A growing literature has linked religiousness and spirituality (R/S) to substance use and abuse. However, it is not clear that R/S has causal effects on substance use. Currently, there is a relative lack of genetically sensitive examinations in the literature attendant to R/S effects. Given that behavioral genetic analyses have illustrated the influence of genetic factors on substance use and adherence to R/S worldviews, genetic confounding is a concern. The current study employed a sample of monozygotic twins discordant on religiousness, spirituality, and spiritual transformation to assess effects on substance use and abuse. Bivariate and multivariate models indicated a general lack of effect of R/S on substance use and abuse but did illustrate a dampening influence of religiousness on general (but not problematic) alcohol use. The findings highlight the importance of controlling for genetic and shared familial factors in examinations of the religiousness-spirituality-substance use nexus.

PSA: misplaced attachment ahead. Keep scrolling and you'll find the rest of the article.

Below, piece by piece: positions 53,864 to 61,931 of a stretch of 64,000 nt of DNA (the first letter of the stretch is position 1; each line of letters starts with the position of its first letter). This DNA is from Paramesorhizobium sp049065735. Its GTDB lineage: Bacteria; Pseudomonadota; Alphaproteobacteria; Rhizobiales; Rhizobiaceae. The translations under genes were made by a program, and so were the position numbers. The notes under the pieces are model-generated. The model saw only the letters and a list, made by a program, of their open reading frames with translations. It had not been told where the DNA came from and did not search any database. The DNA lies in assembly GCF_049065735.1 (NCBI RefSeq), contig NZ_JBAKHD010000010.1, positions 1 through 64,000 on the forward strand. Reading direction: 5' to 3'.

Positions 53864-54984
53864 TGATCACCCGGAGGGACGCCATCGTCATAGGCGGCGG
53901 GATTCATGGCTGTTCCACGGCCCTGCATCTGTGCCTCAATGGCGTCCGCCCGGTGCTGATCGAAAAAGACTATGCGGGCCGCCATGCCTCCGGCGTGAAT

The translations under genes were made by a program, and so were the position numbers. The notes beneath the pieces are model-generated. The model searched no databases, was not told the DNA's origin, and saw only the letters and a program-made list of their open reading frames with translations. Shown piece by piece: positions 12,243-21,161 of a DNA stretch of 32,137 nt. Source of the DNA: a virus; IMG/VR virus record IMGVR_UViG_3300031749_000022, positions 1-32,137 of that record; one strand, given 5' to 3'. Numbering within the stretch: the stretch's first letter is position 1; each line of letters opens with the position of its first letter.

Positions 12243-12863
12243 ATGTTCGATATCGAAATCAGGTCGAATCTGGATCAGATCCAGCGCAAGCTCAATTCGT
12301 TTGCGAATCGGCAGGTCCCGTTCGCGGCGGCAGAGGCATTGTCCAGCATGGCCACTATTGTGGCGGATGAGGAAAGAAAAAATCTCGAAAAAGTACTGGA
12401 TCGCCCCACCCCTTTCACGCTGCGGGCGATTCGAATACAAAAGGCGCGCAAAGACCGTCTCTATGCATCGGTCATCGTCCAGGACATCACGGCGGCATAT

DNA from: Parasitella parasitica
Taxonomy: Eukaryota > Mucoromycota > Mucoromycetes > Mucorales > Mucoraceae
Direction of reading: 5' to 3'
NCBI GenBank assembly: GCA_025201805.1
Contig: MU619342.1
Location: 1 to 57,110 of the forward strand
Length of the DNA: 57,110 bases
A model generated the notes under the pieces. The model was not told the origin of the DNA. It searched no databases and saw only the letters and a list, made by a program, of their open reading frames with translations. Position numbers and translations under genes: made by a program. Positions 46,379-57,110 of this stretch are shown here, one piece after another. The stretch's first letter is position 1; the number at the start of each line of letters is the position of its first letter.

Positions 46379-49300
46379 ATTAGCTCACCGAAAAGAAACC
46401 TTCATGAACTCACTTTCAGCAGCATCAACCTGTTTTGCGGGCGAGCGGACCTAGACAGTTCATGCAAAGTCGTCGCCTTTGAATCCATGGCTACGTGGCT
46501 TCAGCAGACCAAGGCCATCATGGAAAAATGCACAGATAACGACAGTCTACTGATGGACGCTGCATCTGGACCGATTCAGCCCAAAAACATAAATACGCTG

All Science Journal Classification (ASJC) codes
- Medicine (miscellaneous)
- Health(social science)
- Public Health, Environmental and Occupational Health
- Psychiatry and Mental health